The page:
When I listen to these sad tales, the question that always comes to my mind is, What will it take for this “companion of a fool” to stop doing the same things over and over again? A wise person’s definition of insanity is “doing the same thing over and over and expecting different results.” My heart cries out, When will you stop giving your life away in little pieces? When will you assume responsibility for the life God has given you? The only way to foolproof your life is to stop being foolish yourself.Foolproofing Your Life by Jan Silvious
To come to a place where you can handle a fool wisely, you need to come to understand and believe some things.
1. Correcting a fool never works.
A man of great anger shall bear the penalty, for if you rescue him, you will only have to do it again.Proverbs 19:19
One of the reasons we keep trying to get through to our fools is that we believe that if we could just come up with the right words or the right way to say them, our fool will finally “get it” and change. The light bulbs will turn on. They’ll cry out, “Oh! NOW I GET IT! I will change my foolish ways!”
The Bible says, “Understanding is a fountain of life to him who has it, but the discipline of fools is folly” (Proverbs 16:22, NASB). In other words, any attempt to correct a fool is useless because “discipline” is foolishness to one who despises wisdom, mocks at guilt, and starts quarrels. This is the great dividing line: If discipline does nothing to change the fool, then your focus must be on you and your “understanding.” Wisdom must become your goal and your hope. It must be your safe haven and your delight.Foolproofing Your Life by Jan Silvious
2. You have to change your game plan.
“Don’t answer the foolish arguments of fools, or you will become as foolish as they are.” (Proverbs 26:4 New Living Translation)
Change for you means that you stop doing what you’ve always done, and you do something different. One of the first things you need to change about yourself is how you think about your situation with your fool.
A doctor friend of mine described what had happened to them this way: “When you relate to a fool, it’s not just irritating or abrasive; it will alter who you are. I work on furniture, and if I want to get rid of small imperfections or smooth out a rough place, I use a fine sandpaper, something that is coated with many small, fine grains. I think of those abrasive grains of sand as the people God uses in our lives to help us grow. Their presence is a challenge that we are better for having overcome. They are people who are different than we are, and as we emotionally rub against them, they help us get rid of some of our imperfections. We can be better for having interacted with them even if the situation wasn’t pleasant.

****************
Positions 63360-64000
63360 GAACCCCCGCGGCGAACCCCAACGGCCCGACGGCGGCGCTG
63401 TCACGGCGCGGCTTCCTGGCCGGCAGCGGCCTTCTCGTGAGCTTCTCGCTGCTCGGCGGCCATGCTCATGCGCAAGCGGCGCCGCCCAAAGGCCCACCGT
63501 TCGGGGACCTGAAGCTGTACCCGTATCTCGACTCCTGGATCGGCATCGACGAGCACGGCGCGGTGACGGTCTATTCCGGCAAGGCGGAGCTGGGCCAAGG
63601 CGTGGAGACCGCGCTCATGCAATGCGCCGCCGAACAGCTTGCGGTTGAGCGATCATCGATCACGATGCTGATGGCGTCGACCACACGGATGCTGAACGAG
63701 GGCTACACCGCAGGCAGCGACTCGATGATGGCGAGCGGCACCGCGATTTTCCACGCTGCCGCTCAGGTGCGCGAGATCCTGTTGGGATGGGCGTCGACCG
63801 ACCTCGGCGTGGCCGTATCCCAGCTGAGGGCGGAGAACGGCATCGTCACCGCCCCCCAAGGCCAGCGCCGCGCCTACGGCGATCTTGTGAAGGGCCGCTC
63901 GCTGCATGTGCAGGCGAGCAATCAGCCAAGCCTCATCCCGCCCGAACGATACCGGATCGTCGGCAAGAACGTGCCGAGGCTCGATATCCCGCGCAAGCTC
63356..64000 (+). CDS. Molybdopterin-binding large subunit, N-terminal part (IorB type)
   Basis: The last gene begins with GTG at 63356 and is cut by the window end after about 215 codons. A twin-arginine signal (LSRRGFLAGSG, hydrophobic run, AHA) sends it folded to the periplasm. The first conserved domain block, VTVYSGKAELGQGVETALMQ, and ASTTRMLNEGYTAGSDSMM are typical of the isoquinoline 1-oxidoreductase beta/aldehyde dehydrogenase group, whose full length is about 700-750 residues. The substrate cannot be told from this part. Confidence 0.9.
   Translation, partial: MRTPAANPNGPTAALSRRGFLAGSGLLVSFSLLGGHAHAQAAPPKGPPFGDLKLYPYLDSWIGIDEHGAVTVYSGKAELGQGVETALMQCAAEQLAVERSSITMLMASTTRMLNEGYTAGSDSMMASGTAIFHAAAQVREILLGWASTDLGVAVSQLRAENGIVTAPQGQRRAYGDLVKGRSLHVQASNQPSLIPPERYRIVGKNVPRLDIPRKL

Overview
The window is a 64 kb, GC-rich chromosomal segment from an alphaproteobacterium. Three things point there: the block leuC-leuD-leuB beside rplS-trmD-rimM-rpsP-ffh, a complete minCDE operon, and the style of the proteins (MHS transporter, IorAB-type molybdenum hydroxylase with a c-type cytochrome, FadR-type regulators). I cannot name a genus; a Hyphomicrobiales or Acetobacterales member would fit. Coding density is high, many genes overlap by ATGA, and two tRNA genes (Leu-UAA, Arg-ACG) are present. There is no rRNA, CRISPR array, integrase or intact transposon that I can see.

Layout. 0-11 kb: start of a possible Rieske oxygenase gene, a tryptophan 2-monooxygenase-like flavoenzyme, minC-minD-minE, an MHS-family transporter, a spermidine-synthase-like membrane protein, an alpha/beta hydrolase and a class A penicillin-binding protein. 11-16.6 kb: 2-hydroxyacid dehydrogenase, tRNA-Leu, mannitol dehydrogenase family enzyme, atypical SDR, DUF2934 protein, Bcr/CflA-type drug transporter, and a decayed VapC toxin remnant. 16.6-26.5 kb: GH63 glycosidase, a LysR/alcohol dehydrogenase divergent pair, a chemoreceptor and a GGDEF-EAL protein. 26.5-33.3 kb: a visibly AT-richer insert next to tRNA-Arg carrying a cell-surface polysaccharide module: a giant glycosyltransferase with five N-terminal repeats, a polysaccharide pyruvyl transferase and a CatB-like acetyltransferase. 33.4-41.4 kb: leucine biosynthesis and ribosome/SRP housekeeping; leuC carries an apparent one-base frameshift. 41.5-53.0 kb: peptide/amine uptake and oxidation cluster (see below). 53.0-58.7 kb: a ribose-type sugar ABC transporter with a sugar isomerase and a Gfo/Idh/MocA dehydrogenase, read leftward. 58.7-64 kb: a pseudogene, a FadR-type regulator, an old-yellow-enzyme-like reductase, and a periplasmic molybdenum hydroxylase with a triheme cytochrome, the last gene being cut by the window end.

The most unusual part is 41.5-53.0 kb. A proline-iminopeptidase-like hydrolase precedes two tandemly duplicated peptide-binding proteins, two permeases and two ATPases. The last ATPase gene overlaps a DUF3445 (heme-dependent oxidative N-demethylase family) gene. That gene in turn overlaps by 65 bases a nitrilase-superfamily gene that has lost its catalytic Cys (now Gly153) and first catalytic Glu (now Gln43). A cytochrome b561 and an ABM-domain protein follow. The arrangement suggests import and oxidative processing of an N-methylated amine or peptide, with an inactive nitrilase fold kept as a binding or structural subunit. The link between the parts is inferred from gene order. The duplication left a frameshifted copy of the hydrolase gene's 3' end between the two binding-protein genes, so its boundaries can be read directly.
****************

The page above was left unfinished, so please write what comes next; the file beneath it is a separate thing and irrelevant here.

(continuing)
There’s another kind of paper, and that’s the kind that alters the very appearance and contour of a piece of wood. If I want to change what this wood looks like, then I get out the coarse paper. It has very few grains, but the grains that are there are large and powerful. With a few swipes of the paper I can do some major damage. That’s what relating to a fool is all about.”
It was interesting to me that none of the people I talked with said that while they were in the thick of their involvement with their fools they were truthful, caring, kind, loving, or spiritual. And there is a reason for that. When you allow a fool to define who you are and you fail to correct his definition, you become the exact representation of who the fool says you are. If you are called “stupid” and you believe it, then you can act stupidly! If you are called “crazy” and you believe it, then you take on the behavior of someone who is crazy. You see, part of the tragedy of continuing to engage a fool is that, despite all of your protestations and efforts to alter him, you are the one who will be altered—and not for the better!
Attempting to relate to your fool is time-consuming and exhausting. Remember, a fool will give you no rest (see Proverbs 29:9). And if you have no rest, then your mind becomes muddled. It is hard to make a decision. It is hard to think about anything except what your fool is doing or saying. So you can see why beginning to focus on yourself can be a royal chore. You almost have to peel your eyes off your fool even to see anything about yourself other than how you are affected by his behavior. If you are entangled with a fool and you are feeling like a piece of soft pine that has been altered, scarred, and indelibly changed by the coarse sandpaper of your fool’s defining work, there is hope for you. Just as a fool’s tool is foolishness, so the instrument you can command is understanding! When you understand, you will be able to see things as they are and respond appropriately.Foolproofing Your Life by Jan Silvious
3. Then prepare for kickback.